Relative Interest Rates 141 Income Levels 142 Government Controls 142

Exchange-rate Risks and Hedging 143

Foreign Exchange Arbitrage 146

Chapter Review 147

Discussion Questions 148

International Business Skill Builder: Formulating a Hedging Strategy 148 Chapter Internet Activity 148

Key Concepts 149

Case 5 Weak or Strong Dollar: Which is Better for Emerging Markets? 150 Case Discussion Points 153

Notes 153

6 GLOBAL CAPITAL MARKETS 154

What are Capital Markets? 156

The Bond Market 157 The Stock Market 158

Global Financial Markets 160

Global Banking 160

The International Bond Market 162 Global Stock (Equity) Market 164

An Alternative Way to List on a Foreign Exchange 166

A Changing Future for the World’s Stock Markets 168

Chapter Review 171

Discussion Questions 171

International Business Skill Builder: Understanding how Stock Markets Work 172 Chapter Internet Activity 172

Key Concepts 172

Case 6 Islamic Finance: A Growing Niche in the Global Financial Market 173 Case Discussion Points 175

Notes 175

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P A R T T H R E E

The Institutional and Cultural Context of Multinational Competitive Strategy 177

7 CULTURE AND INTERNATIONAL BUSINESS IN EMERGING MARKETS 179

National Culture 181

National Culture Components 181

National Culture: Hofstede and the Global Organizational Behavior and

Leadership Studies 183

Hofstede’s Model of National Culture 184

The Global Leadership and Organizational Behavior Studies Model of Culture 191

National Culture and Business Culture 198

National Culture: Some Cautions and Caveats 200

National Culture: Cross-cultural Training 202

Culture Training Methods 203 Culture Training: Best Practices 205

Chapter Review 207

Discussion Questions 207

International Business Skill Builder: Designing a Cross-cultural Training Program 208 Chapter Internet Activity 208

Key Concepts 208

Case 7 A Clash of Cultures 209

Case Discussion Points 213

Notes 213

8 THE STRATEGIC IMPLICATIONS OF ECONOMIC, LEGAL, AND RELIGIOUS

INSTITUTIONS FOR INTERNATIONAL BUSINESS 215

Social Institutions 217

Economic Systems 218

Types of Economic Systems 219

International Business Implications of Economic Systems 219

Legal Systems 223

Types of Legal Systems 224

Other Aspects of the Legal Environment: The “Doing Business” Project 227

Political Risk 230

Religion 233

Buddhism 234 Christianity 235 Hinduism 236 Islam 237 Judaism 238 Confucianism 239

Dealing With Institutional Voids 239

Chapter Review 241

Discussion Questions 242

International Business Skill Builder: Where to Start a Business? 242 Chapter Internet Activity 242

Key Concepts 243

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Case 8 IKEA Trying to Build a Future in Uncertain Markets 243 Case Discussion Points 248

Notes 249

P A R T F O U R

Multinational Operational and Functional Strategies 251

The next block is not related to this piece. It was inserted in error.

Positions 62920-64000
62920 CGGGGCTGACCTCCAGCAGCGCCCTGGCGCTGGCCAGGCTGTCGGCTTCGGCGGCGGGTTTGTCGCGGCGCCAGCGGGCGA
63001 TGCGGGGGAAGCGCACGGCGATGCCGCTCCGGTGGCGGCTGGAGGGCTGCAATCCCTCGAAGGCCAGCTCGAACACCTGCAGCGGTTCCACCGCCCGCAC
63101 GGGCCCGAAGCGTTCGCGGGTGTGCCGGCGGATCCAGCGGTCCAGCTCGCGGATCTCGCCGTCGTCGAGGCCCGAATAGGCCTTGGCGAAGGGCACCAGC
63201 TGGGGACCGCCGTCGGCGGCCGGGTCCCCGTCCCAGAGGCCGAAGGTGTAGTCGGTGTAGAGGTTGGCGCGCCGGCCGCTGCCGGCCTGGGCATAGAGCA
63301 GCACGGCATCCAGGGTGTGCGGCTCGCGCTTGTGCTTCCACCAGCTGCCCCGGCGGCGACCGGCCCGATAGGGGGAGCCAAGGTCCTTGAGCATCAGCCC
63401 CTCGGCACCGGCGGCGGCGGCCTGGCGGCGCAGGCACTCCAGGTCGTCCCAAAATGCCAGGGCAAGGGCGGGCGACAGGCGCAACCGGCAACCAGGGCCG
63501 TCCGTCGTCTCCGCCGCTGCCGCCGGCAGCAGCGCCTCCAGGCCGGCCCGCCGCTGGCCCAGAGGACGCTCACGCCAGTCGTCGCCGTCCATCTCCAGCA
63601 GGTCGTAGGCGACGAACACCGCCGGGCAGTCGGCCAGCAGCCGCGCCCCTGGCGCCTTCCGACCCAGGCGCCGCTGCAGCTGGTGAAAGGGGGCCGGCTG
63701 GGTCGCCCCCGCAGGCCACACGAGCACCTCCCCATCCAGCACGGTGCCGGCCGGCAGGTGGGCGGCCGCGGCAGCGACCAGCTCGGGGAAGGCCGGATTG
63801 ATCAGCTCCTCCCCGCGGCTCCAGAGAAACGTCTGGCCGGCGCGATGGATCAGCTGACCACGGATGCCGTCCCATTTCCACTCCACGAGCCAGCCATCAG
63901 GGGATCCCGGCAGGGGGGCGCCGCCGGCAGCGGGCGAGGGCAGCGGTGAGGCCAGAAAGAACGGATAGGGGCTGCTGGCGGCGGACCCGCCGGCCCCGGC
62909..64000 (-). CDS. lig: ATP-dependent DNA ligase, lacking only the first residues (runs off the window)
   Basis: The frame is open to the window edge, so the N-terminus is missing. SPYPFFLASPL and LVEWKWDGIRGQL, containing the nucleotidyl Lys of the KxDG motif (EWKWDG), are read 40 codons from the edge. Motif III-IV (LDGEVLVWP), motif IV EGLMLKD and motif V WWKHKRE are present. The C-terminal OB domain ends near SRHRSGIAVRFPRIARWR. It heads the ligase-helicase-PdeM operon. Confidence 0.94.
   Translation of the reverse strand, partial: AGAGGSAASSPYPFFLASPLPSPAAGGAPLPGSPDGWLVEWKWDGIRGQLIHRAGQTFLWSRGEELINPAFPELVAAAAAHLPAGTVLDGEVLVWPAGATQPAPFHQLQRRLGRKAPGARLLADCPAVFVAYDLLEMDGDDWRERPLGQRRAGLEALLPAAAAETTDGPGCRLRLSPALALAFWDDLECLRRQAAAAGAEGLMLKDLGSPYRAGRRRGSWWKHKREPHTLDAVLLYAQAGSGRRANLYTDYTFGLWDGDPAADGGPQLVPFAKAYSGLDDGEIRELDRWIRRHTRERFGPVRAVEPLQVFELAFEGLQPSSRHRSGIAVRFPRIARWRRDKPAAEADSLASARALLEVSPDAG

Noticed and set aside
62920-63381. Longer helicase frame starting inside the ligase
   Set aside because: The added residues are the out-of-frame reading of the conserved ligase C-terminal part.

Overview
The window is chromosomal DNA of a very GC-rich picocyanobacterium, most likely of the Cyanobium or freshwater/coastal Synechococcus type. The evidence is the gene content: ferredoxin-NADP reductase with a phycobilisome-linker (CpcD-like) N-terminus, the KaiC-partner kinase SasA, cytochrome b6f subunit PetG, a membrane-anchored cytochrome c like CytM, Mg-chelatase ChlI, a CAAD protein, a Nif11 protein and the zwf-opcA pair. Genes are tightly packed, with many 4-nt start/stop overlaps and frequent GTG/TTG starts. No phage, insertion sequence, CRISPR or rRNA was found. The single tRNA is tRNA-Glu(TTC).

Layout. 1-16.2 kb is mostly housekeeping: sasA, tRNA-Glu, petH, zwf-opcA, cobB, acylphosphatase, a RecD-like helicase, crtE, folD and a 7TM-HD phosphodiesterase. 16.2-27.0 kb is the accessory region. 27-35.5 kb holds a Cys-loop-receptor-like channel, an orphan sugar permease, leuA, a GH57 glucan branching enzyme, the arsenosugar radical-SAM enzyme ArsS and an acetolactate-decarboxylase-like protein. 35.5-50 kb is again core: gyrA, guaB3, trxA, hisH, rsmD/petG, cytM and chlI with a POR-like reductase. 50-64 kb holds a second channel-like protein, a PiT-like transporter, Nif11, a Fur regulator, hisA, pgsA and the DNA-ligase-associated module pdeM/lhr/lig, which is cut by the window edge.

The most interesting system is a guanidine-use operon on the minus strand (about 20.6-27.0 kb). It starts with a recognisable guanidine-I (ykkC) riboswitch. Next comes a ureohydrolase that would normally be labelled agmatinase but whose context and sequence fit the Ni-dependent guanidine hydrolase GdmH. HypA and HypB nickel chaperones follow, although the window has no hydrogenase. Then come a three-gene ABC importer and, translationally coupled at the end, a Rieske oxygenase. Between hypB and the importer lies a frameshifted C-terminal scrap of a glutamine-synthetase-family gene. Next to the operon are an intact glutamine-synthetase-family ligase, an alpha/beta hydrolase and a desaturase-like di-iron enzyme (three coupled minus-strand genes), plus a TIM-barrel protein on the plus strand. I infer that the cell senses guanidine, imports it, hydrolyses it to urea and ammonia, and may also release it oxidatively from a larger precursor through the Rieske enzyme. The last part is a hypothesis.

9 ENTRY STRATEGIES FOR MNCs 253

MNC Entry Strategies 255

Exporting 255

Active Export Strategies 256

Which Way to Go—Passive or Direct? 258

Licensing and Franchising 259

International Franchising: A Special Licensing Agreement 261 When to Choose a Licensing Entry Strategy 261

The Product 262

Characteristics of the Target Country 262 The Nature of the Company 263

When to Choose Franchising 263

Some Disadvantages of Licensing and Franchising 264

International Strategic Alliances 265

When to Choose Strategic Alliances 266

The Local Partner’s Knowledge of their Market 267 Local Government Regulations and Requirements 267 Sharing Risks among Partners 267

Sharing Technology 267 Economies of Scale 268

Foreign Direct Investment 269

FDI Advantages and Disadvantages 272

Selecting the Entry Strategy: Some General Strategic Considerations 273 Strategic Intent 273

Company Capabilities 274

Local Government Regulations 274

Target Market and Product Characteristics 274 Cultural and Geographic Distance 275

Political and Financial Risks of the Investment 275 Need for Control 275

Entry Strategies and Multinational Strategies 278

Chapter Review 280

Discussion Questions 280

International Business Skill Builder: Identifying the Value-chain Activities and Entry Strategies 281

Chapter Internet Activity 281 Key Concepts 281

Case 9 A Bold Franchise Move 282

Case Discussion Points 283

Notes 284

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10 INTERNATIONAL MARKETING AND SUPPLY-CHAIN MANAGEMENT FOR MNCs 286

Market Research—The Knowledge Advantage 288

Understanding Global Demand—Segmentation 292

Products and Brands—Global or Local? 293

Global and Local Branding 294

Delivering Products Across the Globe—Distribution and Supply Chains 298 Retailing in Global Markets 299

Wholesaling in Global Markets 301 Global Supply-chain Management 301

Pricing—Global or Local? 307

Talking to Customers Across the Globe—Marketing Communications 308

Chapter Review 314

Discussion Questions 315

International Business Skill Builder: Test Your Cross-cultural Advertisements 315 Chapter Internet Activity 315

Key Concepts 316

Case 10 Frito-Lay with Chinese Characters 317

Case Discussion Points 319

Notes 320

11 FINANCIAL MANAGEMENT FOR MNCs 321

The Cost of Capital and Project Valuation 325

MNC Capital Structure 329

Cost of Capital for the MNC 330

Access to International Capital Markets 330 International Diversification 332

Exchange-rate Risk Exposure 332 Country Risk 332

How MNCs Decide on the Mixture of Debt and Equity in their Capital Structure 333 Company Factors 333

Country Factors 334

Financing International Trade 336

Methods of Payment in International Trade 336 Cash-in-advance 337

Letters of Credit 337

Documentary Collections 338 Open Account 338

Export Financing 338

Working Capital Financing 339 Export Factoring 340